With nothing but the names of the four wines I was bringing, L’Apero’s team picked four cheeses to pair — plus a fifth wine and fifth cheese that, when our taste buds had settled, took home top prize. (Prices are for the wine.)
Treana White 2010, with Bucheron Mont Chevre: This 50/50 blend of marsanne and viognier from Monterey County vineyards reeked of honey, tasted toasty, and proved viscous — all qualities that require the soft and smooth foundation provided by this French goat cheese. $20; hopefamilywines.com.
Falcone Family Vineyards Santa Maria Valley Chardonnay 2011, with Lou Bergier Pichin: Exceedingly pleasant and balanced, this chard walks the tightrope between the richness of oak aging and austerity of stainless steel, playing the straight-man foil to the funk of this raw cow milk cheese with alpine flower-power rennet from Italy. $30; falconefamilyvineyards.com.
Mulderbosch Rosé of Cabernet Sauvignon 2011, with Cave-Aged Gruyére: More tannic and less fruity than California’s typically Rhône-based rosés, the South African wine’s crisp strawberry characters worked well with the French cheese’s salt crystals, aimed to reflect the seafoods commonly paired with this type of rosé in the south of France. $12; mulderbosch.co.za.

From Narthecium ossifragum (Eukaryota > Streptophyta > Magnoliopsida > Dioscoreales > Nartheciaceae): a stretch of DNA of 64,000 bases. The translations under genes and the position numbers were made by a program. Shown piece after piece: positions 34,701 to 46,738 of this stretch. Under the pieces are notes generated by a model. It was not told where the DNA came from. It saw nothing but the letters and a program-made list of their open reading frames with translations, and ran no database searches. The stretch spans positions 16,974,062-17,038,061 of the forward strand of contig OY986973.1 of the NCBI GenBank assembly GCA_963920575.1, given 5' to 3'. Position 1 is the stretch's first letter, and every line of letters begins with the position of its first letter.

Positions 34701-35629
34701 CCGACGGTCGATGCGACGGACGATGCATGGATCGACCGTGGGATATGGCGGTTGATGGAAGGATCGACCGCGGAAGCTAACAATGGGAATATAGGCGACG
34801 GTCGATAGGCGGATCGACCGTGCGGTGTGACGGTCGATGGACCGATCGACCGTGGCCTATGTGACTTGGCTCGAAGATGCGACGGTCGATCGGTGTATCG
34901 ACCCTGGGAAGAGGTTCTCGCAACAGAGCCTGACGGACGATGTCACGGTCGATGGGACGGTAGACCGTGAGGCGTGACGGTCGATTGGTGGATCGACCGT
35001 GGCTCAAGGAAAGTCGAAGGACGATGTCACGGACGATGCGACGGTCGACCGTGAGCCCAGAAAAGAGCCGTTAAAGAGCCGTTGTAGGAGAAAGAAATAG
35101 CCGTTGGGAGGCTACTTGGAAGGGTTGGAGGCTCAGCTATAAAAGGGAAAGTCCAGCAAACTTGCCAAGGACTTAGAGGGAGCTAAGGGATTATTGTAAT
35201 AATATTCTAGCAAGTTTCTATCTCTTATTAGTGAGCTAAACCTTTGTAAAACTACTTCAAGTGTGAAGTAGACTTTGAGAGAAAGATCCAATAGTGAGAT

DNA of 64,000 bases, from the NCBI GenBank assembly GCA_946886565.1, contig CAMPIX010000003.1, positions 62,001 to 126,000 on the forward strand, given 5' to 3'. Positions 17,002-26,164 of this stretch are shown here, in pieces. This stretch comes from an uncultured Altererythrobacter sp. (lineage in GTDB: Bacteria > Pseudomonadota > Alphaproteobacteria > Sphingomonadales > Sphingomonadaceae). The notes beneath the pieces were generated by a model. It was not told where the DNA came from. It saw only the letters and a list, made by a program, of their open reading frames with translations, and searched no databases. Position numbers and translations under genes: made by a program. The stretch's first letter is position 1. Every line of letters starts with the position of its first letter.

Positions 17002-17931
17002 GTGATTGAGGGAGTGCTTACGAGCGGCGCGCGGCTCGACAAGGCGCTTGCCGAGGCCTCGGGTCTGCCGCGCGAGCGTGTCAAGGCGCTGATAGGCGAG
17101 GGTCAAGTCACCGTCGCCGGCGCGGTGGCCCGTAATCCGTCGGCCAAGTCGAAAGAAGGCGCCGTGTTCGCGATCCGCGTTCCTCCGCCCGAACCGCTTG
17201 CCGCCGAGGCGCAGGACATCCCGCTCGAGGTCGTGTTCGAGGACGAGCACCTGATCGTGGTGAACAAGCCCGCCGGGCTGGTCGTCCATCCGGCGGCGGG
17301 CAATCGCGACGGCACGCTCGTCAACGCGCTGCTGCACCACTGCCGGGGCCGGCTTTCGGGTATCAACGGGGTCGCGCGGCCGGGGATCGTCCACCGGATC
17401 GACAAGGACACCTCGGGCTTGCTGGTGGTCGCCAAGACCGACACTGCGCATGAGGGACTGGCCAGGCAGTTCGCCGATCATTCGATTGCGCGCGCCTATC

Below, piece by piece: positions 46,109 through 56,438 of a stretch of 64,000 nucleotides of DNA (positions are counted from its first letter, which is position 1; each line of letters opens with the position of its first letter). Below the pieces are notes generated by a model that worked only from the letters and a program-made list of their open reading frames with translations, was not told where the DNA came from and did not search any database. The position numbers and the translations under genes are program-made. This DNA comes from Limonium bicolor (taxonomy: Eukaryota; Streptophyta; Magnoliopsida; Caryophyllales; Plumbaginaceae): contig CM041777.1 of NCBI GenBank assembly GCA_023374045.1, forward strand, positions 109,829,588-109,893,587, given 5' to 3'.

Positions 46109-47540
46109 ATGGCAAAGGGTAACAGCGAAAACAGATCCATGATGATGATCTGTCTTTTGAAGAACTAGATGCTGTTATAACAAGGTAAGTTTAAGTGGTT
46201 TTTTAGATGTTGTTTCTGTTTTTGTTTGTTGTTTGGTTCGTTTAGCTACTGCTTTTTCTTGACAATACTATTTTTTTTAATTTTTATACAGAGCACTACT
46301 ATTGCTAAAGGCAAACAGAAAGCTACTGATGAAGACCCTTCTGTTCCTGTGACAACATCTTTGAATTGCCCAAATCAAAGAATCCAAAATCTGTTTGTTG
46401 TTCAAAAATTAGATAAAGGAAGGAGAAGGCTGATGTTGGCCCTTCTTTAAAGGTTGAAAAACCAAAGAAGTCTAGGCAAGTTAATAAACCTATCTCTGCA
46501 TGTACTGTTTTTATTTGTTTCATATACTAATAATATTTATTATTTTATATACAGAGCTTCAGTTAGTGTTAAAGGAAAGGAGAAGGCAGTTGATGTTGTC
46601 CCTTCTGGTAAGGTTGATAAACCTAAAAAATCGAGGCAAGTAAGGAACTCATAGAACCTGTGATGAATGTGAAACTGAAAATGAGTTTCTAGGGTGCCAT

Saladini Pilastri Rosso Piceno, with Villagio Provolone Picante: This organically grown blend of 70-percent sangiovese and 30-percent montepulciano proved a bit lighter than expected, but a nutty nose and zesty flavor managed to tackle the salty presence of this serious provolone. $11; saladinipilastri.it.
Tanner DaFoe Syrah 1er Cru, with Camembert au Lait Cru: Barrel samples of this year-old wine revealed stunning scents of mossy ground — or “armpit” as winemaker Rob DaFoe explained — mixed with beautifully bright red fruit and spice, and there’s still a lot of aging to go. That sense of flux went well with the always-changing creamy camembert, served on toast with walnuts and arugula. $NA; tannerdafoe.com [Site will be live on November 9.]